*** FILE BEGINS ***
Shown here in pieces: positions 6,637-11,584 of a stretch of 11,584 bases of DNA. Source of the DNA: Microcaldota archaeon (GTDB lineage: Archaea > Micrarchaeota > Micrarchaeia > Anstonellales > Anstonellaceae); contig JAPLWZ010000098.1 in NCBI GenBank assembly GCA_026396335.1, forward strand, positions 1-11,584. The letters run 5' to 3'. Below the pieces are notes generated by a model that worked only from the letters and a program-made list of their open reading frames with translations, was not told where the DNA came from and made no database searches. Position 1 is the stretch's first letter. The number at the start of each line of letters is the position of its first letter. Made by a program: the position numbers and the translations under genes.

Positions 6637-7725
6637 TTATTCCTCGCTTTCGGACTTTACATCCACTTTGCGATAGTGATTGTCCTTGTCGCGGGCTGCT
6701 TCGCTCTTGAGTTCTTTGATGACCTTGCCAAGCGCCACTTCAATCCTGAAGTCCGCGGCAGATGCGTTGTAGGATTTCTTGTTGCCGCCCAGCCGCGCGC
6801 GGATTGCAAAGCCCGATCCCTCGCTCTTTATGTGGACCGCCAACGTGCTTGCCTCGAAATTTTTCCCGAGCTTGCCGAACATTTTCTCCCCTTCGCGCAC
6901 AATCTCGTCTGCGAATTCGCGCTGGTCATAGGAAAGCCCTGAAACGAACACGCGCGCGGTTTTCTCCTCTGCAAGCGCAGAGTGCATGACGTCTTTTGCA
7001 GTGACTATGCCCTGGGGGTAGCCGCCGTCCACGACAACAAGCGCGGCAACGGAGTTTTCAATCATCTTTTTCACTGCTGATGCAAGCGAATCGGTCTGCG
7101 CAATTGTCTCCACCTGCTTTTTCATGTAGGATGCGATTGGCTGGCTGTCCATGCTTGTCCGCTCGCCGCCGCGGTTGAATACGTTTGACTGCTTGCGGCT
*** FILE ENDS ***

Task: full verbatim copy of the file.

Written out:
Shown here in pieces: positions 6,637-11,584 of a stretch of 11,584 bases of DNA. Source of the DNA: Microcaldota archaeon (GTDB lineage: Archaea > Micrarchaeota > Micrarchaeia > Anstonellales > Anstonellaceae); contig JAPLWZ010000098.1 in NCBI GenBank assembly GCA_026396335.1, forward strand, positions 1-11,584. The letters run 5' to 3'. Below the pieces are notes generated by a model that worked only from the letters and a program-made list of their open reading frames with translations, was not told where the DNA came from and made no database searches. Position 1 is the stretch's first letter. The number at the start of each line of letters is the position of its first letter. Made by a program: the position numbers and the translations under genes.

Positions 6637-7725
6637 TTATTCCTCGCTTTCGGACTTTACATCCACTTTGCGATAGTGATTGTCCTTGTCGCGGGCTGCT
6701 TCGCTCTTGAGTTCTTTGATGACCTTGCCAAGCGCCACTTCAATCCTGAAGTCCGCGGCAGATGCGTTGTAGGATTTCTTGTTGCCGCCCAGCCGCGCGC
6801 GGATTGCAAAGCCCGATCCCTCGCTCTTTATGTGGACCGCCAACGTGCTTGCCTCGAAATTTTTCCCGAGCTTGCCGAACATTTTCTCCCCTTCGCGCAC
6901 AATCTCGTCTGCGAATTCGCGCTGGTCATAGGAAAGCCCTGAAACGAACACGCGCGCGGTTTTCTCCTCTGCAAGCGCAGAGTGCATGACGTCTTTTGCA
7001 GTGACTATGCCCTGGGGGTAGCCGCCGTCCACGACAACAAGCGCGGCAACGGAGTTTTCAATCATCTTTTTCACTGCTGATGCAAGCGAATCGGTCTGCG
7101 CAATTGTCTCCACCTGCTTTTTCATGTAGGATGCGATTGGCTGGCTGTCCATGCTTGTCCGCTCGCCGCCGCGGTTGAATACGTTTGACTGCTTGCGGCT